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Freeware Friday: Warzone 2100


Welcome to Freeware Friday, a weekly column showcasing excellent games that you can play free of charge!

There's just something about designing your own goodies that no strategy fan can resist. Games like Sword of the Stars or Galactic Civilizations 2 let you design your own spaceships for use in combat, but spaceship design is a common feature in space 4X games. It's not seen often in real-time strategy games, but unit design is definitely there, and the case-in-point for this loveable feature is Warzone 2100. One of the earliest RTS games to support the custom units feature, Warzone 2100 is a blast from the past, and best of all, free and open-source. With a double whammy of free and retro, you can't really go wrong.
The plot of Warzone 2100 is bleak, yet optimistic. After a nuclear war, the survivors in a particular shelter form an organization called The Project. This organization seeks to regain the technology lost in the nuclear holocaust as well as clear out the scavengers and bandits that ransack the outside world. Soon after establishing their first external bases, they are attacked by other organizations, which are under the control of a mysterious group called Nexus. As the story progresses, the player must fend off attacks as well as put together assault teams to push forward and reclaim the planet.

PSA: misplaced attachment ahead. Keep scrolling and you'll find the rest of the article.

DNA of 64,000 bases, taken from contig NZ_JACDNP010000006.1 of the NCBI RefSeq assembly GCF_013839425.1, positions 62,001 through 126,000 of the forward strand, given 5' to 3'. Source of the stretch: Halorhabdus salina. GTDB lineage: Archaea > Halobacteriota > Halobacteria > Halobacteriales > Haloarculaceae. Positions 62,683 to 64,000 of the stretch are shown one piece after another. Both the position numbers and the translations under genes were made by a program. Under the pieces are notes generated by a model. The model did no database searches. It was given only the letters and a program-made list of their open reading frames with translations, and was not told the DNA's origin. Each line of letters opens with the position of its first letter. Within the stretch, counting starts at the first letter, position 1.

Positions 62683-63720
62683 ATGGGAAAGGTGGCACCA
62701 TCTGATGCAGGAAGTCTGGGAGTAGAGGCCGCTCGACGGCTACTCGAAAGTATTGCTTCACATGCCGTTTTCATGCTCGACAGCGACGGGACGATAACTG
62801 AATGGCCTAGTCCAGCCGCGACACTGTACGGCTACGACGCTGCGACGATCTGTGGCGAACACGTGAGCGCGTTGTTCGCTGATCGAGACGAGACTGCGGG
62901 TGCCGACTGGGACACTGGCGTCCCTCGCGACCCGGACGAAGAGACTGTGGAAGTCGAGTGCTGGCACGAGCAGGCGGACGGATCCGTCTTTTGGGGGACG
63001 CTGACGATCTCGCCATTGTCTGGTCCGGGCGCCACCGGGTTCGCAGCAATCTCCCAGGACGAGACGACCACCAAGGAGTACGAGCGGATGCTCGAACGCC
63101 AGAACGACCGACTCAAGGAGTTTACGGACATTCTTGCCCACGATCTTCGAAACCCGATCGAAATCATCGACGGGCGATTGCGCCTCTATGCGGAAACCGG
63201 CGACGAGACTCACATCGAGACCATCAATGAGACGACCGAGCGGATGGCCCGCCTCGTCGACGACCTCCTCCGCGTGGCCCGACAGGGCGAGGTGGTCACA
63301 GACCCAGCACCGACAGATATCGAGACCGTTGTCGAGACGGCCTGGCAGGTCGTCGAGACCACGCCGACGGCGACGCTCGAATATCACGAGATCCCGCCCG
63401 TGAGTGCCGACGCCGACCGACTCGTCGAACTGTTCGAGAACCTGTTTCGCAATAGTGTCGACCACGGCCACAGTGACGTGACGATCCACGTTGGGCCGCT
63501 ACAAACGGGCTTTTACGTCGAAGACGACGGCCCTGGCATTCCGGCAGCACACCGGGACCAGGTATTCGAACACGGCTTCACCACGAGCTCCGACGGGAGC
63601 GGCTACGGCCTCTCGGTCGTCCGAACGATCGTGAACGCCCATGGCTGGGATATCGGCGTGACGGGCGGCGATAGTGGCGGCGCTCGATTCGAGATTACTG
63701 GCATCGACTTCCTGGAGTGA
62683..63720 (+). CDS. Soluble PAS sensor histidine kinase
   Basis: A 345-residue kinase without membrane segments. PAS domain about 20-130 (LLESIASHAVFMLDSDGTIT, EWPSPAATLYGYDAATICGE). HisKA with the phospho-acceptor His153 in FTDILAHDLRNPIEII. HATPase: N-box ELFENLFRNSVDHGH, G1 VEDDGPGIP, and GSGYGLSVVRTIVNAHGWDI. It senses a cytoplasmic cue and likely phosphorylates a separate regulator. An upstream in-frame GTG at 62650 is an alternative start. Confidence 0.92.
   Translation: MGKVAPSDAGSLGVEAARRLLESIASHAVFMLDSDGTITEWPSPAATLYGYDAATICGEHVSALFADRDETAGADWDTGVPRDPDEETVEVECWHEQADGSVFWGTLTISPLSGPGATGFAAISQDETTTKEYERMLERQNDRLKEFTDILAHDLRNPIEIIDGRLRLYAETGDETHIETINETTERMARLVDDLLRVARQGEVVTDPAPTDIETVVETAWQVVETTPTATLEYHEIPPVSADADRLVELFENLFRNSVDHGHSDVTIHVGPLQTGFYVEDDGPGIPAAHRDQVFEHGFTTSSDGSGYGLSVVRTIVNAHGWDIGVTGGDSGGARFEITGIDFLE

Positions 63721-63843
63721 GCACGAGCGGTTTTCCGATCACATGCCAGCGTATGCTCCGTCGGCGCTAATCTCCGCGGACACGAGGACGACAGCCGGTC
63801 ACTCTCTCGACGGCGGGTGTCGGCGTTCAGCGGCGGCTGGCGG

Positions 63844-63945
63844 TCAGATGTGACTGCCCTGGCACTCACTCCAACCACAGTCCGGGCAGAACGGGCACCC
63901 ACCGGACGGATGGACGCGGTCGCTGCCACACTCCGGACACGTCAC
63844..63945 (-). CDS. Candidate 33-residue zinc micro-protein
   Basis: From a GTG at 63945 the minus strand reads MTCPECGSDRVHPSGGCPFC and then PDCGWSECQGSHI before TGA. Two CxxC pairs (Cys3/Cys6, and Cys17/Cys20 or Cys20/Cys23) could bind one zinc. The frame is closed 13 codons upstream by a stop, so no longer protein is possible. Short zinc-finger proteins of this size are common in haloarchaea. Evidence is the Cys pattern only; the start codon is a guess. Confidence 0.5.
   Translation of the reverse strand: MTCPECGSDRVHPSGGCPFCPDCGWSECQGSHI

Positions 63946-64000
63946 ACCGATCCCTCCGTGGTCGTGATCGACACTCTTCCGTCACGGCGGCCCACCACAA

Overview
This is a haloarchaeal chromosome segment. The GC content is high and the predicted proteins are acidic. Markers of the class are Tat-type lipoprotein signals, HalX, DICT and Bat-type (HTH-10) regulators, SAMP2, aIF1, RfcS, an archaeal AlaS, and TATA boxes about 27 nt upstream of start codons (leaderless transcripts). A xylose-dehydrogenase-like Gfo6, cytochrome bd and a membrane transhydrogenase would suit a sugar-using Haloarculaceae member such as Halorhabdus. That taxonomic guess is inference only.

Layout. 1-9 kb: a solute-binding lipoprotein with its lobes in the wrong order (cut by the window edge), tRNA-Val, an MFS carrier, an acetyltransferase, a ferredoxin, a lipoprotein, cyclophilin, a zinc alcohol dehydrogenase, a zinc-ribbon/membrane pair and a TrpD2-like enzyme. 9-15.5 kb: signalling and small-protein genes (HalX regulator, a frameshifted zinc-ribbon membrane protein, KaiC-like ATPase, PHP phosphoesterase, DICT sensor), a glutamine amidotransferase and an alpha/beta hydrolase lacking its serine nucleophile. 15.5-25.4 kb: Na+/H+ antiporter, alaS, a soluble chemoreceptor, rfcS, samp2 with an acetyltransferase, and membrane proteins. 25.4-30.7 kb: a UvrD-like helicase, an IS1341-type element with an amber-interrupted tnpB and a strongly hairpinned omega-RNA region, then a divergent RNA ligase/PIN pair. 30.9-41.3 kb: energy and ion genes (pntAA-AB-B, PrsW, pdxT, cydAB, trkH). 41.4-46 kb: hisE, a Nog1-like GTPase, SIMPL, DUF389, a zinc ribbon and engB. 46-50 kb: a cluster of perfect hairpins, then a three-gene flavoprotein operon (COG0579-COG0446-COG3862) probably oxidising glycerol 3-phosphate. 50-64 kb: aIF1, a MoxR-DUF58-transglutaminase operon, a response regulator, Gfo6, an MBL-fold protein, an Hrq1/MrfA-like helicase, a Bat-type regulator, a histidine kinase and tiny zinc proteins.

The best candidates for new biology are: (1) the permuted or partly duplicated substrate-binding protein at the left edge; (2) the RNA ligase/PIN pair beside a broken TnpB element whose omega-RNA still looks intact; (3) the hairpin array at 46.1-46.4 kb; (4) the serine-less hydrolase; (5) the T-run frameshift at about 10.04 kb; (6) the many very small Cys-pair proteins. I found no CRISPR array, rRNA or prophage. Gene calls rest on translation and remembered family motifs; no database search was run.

While the main story is elucidated in cutscenes before each mission, the campaign itself tells quite a bit of the story. Chronicling the search for advanced cybernetics technology, the campaign quickly moves into a race for survival, where the player must eliminate the enemy within the time limit to survive. The unique part is that roughly half of the missions take place on the same map, only enlarged with each new mission. This means that expanding your base is completely necessary for survival, and the distances between your base and the enemy base quickly because quite large. Along with the time limit, this dramatically increases the difficulty of the game as time goes on. It's an interesting mechanic that not many other games have explored, unfortunately.

The other half of the campaign is spent on away missions. Here is where your true mettle is tested, as you can only bring so many units with you. While this wouldn't be much of a problem normally, you are also timed. Luckily, your dropship heads back to base on a regular basis to acquire more units, but it takes time to travel to the mission zone. If you send construction units along with the main party, you can construct things like defenses to lure the enemy into, but you cannot outright build a new base, which is sort of a disappointment. It would have been cool to build new bases in new locations, which can then funnel resources to your original base.

When it comes to fighting in Warzone 2100, you must do something before actually performing the attack: design your units. The design of units boils down into three sections, each of which adding elements such as health and cost to the overall design of the unit. These sections are: